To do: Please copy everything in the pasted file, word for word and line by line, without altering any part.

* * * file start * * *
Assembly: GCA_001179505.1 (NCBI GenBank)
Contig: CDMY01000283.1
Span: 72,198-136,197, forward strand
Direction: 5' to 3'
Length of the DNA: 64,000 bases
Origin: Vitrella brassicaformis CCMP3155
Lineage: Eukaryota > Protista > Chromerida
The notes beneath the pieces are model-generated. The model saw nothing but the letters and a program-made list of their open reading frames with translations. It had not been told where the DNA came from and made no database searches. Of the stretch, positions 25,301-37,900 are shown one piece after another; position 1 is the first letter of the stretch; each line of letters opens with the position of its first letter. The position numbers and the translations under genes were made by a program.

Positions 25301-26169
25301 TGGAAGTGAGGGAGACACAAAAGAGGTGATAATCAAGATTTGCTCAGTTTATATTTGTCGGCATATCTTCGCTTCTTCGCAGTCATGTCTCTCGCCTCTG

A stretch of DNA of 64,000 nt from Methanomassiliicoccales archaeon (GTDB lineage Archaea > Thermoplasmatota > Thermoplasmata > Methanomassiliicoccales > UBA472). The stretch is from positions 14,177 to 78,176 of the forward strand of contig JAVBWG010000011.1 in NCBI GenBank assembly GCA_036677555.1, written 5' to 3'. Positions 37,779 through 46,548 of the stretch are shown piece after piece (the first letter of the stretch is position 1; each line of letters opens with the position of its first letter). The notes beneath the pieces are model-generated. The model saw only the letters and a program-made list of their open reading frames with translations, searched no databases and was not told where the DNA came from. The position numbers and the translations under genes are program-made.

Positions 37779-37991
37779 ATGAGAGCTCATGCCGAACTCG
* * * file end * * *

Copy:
Assembly: GCA_001179505.1 (NCBI GenBank)
Contig: CDMY01000283.1
Span: 72,198-136,197, forward strand
Direction: 5' to 3'
Length of the DNA: 64,000 bases
Origin: Vitrella brassicaformis CCMP3155
Lineage: Eukaryota > Protista > Chromerida
The notes beneath the pieces are model-generated. The model saw nothing but the letters and a program-made list of their open reading frames with translations. It had not been told where the DNA came from and made no database searches. Of the stretch, positions 25,301-37,900 are shown one piece after another; position 1 is the first letter of the stretch; each line of letters opens with the position of its first letter. The position numbers and the translations under genes were made by a program.

Positions 25301-26169
25301 TGGAAGTGAGGGAGACACAAAAGAGGTGATAATCAAGATTTGCTCAGTTTATATTTGTCGGCATATCTTCGCTTCTTCGCAGTCATGTCTCTCGCCTCTG

A stretch of DNA of 64,000 nt from Methanomassiliicoccales archaeon (GTDB lineage Archaea > Thermoplasmatota > Thermoplasmata > Methanomassiliicoccales > UBA472). The stretch is from positions 14,177 to 78,176 of the forward strand of contig JAVBWG010000011.1 in NCBI GenBank assembly GCA_036677555.1, written 5' to 3'. Positions 37,779 through 46,548 of the stretch are shown piece after piece (the first letter of the stretch is position 1; each line of letters opens with the position of its first letter). The notes beneath the pieces are model-generated. The model saw only the letters and a program-made list of their open reading frames with translations, searched no databases and was not told where the DNA came from. The position numbers and the translations under genes are program-made.

Positions 37779-37991
37779 ATGAGAGCTCATGCCGAACTCG